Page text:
Now that he's too old.....I've been thinking about the cat. The cat's only five years old. I made two costumes over the years, the Cat in the Hat (with the cat sitting in the hat) and made a Batman costume due to the cat's coloring. He didn't like the second one. But I could also do, "Cat's in the Cradle" or "Catsup and Mustard" with the cat sitting in half of a catsup bottle (I would make the catsup and mustard bottles plus I have a Munchkin cat that's only seven pounds so he'd look cute) and have the catsup and mustard bottle on a red gingham tablecloth. Hmmm,.....I could take these pictures and make them into Halloween postcards......

7 comments:

Anonymous said...

WOW DM, you are one creative gal...not only in your writing but your home decor and costumes. How blessed we are that you share your world with us. Thanks...

zoe said...

Great Costume Dream Mom! It's amazing what you can do with a card board box isn't it. My youngest son was also a Jack in the Box one year and his older brother was a Transformer. I really like the army guy in the Hummer idea--very cool.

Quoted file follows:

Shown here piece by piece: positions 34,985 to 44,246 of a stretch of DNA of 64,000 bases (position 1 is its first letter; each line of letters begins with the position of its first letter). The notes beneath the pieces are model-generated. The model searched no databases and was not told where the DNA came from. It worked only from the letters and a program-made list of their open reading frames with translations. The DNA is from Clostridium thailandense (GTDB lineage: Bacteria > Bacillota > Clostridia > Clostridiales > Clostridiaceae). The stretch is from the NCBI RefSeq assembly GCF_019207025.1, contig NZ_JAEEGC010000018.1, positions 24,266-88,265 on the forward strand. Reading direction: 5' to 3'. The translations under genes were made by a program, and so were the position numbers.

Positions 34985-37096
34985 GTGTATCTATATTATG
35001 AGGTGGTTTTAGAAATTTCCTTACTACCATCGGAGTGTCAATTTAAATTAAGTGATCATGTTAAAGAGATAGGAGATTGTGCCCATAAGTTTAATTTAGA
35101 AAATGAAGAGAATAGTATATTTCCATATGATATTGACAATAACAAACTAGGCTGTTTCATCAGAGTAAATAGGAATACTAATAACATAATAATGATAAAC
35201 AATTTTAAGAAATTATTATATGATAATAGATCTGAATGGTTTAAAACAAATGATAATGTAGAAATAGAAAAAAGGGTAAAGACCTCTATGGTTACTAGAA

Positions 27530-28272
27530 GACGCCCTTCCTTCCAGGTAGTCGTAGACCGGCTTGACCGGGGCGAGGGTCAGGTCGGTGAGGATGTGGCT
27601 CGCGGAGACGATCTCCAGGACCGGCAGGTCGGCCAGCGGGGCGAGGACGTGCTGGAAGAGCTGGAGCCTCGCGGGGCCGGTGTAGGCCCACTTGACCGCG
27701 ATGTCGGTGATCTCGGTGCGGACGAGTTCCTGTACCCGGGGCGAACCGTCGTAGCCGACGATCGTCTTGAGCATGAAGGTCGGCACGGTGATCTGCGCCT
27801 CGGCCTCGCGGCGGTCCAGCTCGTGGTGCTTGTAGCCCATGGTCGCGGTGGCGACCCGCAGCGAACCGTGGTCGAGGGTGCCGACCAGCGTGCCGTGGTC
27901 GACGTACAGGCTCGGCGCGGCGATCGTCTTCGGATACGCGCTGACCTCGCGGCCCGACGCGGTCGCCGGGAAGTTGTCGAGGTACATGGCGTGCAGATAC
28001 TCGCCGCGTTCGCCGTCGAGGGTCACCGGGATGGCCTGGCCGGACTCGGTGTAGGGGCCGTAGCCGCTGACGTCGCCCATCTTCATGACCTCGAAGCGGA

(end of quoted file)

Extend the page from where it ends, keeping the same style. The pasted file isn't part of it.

It took a long time for my son who is disabled to grasp the whole concept of Trick or Treating. When he finally did he was almost too old but because he was small far his age we went a few extra years and he really enjoyed himself. You do need to have those typical experiences--you really do. But to have them you also have to do a lot more planning and adapting than the average mom. I love your costume ideas--file those away-- maybe someday you might get to use them.

Dream Mom said...

Thanks, anonymous, that was nice.

Zoe-You are so right about the age thing. By the time they finally grasp the concept or can do many things, they are too old for them. And the planning and adapting is a lot of work. I think the one thing a lot of us Mom's of special needs kids could use if for things to be "easier". Nearly every thing we do is a lot of work.

I know for the Halloween costumes, I would always dress up Dear Son the weekend before Halloween just so I could take my time and get some good pictures. This was the day before digital phots so I would take a whole roll of film of him hoping to get one or two good photos of him. That way, on Halloween morning, I could relax and just get him off to school and not worry about trying to take pictures before the school bus came. With normal kids, you wouldn't have to do that, you could just take their pictures and you are done!